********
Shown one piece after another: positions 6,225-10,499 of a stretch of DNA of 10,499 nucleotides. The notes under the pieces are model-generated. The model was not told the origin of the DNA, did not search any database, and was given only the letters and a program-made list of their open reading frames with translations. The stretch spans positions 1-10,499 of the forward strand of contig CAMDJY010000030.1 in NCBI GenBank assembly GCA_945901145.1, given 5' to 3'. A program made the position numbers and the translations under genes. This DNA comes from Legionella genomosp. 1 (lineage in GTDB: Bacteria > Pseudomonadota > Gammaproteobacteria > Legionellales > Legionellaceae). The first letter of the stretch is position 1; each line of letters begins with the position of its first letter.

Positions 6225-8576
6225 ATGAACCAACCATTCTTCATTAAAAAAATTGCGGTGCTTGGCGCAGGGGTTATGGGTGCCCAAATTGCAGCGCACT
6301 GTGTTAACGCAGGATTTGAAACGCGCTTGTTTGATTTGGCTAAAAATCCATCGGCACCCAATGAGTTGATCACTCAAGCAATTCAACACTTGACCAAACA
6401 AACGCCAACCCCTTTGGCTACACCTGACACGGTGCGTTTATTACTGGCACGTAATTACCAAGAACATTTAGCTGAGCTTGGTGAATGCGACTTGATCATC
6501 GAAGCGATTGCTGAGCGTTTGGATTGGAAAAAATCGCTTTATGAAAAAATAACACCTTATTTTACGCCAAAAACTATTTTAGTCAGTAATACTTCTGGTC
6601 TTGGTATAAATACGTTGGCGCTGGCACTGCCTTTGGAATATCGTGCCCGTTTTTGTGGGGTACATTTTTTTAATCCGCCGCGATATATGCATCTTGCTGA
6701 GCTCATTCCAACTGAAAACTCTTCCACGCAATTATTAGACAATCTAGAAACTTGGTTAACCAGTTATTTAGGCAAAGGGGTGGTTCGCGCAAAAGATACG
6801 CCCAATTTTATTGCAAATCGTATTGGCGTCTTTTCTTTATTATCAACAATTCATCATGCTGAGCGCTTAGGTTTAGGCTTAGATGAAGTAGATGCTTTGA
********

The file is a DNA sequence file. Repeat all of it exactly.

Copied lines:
Shown one piece after another: positions 6,225-10,499 of a stretch of DNA of 10,499 nucleotides. The notes under the pieces are model-generated. The model was not told the origin of the DNA, did not search any database, and was given only the letters and a program-made list of their open reading frames with translations. The stretch spans positions 1-10,499 of the forward strand of contig CAMDJY010000030.1 in NCBI GenBank assembly GCA_945901145.1, given 5' to 3'. A program made the position numbers and the translations under genes. This DNA comes from Legionella genomosp. 1 (lineage in GTDB: Bacteria > Pseudomonadota > Gammaproteobacteria > Legionellales > Legionellaceae). The first letter of the stretch is position 1; each line of letters begins with the position of its first letter.

Positions 6225-8576
6225 ATGAACCAACCATTCTTCATTAAAAAAATTGCGGTGCTTGGCGCAGGGGTTATGGGTGCCCAAATTGCAGCGCACT
6301 GTGTTAACGCAGGATTTGAAACGCGCTTGTTTGATTTGGCTAAAAATCCATCGGCACCCAATGAGTTGATCACTCAAGCAATTCAACACTTGACCAAACA
6401 AACGCCAACCCCTTTGGCTACACCTGACACGGTGCGTTTATTACTGGCACGTAATTACCAAGAACATTTAGCTGAGCTTGGTGAATGCGACTTGATCATC
6501 GAAGCGATTGCTGAGCGTTTGGATTGGAAAAAATCGCTTTATGAAAAAATAACACCTTATTTTACGCCAAAAACTATTTTAGTCAGTAATACTTCTGGTC
6601 TTGGTATAAATACGTTGGCGCTGGCACTGCCTTTGGAATATCGTGCCCGTTTTTGTGGGGTACATTTTTTTAATCCGCCGCGATATATGCATCTTGCTGA
6701 GCTCATTCCAACTGAAAACTCTTCCACGCAATTATTAGACAATCTAGAAACTTGGTTAACCAGTTATTTAGGCAAAGGGGTGGTTCGCGCAAAAGATACG
6801 CCCAATTTTATTGCAAATCGTATTGGCGTCTTTTCTTTATTATCAACAATTCATCATGCTGAGCGCTTAGGTTTAGGCTTAGATGAAGTAGATGCTTTGA